Los Hombres De Paco: After getting gut-shot on her friggin' wedding day, Silvia spends the rest of the two-hour season finale suffering until she finally dies in the arms of her new wife and her father. In the same finale, Kiki died in Paco's arms and Rita was in Montoya's arms when he died. There wasn't anything the rest of the team could do except sing to the ones dying because cell phone service was cut off by the ones shooting the people at the wedding. Kleenex please.
Kyoryu Sentai Zyuranger: Kai's second death occurs this way, after he is badly burned during the 2nd destruction of Dora Talos. Losing her son a second time causes Bandora to shed a tear, robbing her of her witch powers.
Tokumei Sentai Go Bustersplays this for laughs in the alternate universe of Bestial Battery Go-Busters, introducing a new character who's The Ace and killing him off within less than two minutes. The death is played as over the top as possible, including this trope.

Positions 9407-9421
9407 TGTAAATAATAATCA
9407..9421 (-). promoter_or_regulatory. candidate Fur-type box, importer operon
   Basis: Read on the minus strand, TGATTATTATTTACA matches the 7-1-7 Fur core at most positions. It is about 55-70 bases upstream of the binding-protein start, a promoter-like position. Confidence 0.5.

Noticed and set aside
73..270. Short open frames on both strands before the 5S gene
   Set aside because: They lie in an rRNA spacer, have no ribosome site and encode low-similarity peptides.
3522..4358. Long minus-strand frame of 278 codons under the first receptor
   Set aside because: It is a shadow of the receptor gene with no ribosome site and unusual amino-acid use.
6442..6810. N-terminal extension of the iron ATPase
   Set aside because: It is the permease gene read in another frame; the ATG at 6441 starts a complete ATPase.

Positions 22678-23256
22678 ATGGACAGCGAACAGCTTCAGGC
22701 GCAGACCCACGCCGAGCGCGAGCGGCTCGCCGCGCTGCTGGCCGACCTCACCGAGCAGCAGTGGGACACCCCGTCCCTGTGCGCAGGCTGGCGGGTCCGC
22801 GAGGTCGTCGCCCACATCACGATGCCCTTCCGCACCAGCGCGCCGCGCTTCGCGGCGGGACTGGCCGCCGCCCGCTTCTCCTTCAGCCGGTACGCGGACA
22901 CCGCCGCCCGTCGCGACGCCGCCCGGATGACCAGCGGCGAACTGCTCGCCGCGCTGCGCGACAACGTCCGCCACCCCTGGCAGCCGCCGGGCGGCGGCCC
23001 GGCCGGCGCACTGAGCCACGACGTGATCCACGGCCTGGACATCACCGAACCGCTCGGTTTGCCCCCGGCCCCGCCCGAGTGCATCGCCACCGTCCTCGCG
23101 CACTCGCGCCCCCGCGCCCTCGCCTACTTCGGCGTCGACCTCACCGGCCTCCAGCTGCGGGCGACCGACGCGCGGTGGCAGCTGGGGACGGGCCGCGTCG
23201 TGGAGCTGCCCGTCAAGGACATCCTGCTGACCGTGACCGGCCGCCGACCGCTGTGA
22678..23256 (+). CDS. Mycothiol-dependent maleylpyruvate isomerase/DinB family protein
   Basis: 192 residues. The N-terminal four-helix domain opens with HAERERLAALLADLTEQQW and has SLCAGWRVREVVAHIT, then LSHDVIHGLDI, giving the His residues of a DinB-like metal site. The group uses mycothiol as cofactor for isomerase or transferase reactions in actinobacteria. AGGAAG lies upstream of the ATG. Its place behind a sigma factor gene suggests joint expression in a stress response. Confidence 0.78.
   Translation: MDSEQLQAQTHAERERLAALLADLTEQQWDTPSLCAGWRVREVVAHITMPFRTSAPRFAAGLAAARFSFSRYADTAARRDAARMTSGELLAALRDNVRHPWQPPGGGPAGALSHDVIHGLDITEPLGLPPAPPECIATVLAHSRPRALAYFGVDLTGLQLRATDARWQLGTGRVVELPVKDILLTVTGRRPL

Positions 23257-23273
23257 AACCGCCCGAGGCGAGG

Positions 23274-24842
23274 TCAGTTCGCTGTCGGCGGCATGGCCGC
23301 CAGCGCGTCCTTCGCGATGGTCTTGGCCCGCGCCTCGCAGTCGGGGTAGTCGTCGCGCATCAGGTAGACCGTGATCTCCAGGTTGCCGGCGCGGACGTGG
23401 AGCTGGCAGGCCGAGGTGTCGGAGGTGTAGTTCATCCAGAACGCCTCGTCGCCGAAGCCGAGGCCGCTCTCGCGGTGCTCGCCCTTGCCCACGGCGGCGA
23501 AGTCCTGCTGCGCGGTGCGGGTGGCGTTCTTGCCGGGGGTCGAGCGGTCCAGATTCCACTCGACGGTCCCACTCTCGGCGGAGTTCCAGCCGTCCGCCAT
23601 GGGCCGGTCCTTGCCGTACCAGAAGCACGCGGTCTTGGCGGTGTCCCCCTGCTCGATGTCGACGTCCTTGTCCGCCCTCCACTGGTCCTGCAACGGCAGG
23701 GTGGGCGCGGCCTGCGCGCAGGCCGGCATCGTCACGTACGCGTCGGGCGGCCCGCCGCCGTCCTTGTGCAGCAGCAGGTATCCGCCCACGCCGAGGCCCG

Little House on the Prairie: Several episodes has this happen. The most notable example was Season 7's "Sylvia," where in the final scene where Sylvia pledges her forever love for Albert, he holds her as they have one last kiss … after which she loses consciousness and dies.
LOST: Sawyer holds Juliet as she dies in the final season opener.
Also, Sayid holds Shannon in his arms after she is mistakenly shot by a paranoid Ana Lucia.
Mash: The groundbreaking episode "Sometimes You Hear The Bullet," in which Hawkeye's friend (author of a book he was writing under the episode title) dies on the operating table. Hawkeye asks why he weeps for his friend and not the kids who have died before, and Henry rationalizes only this: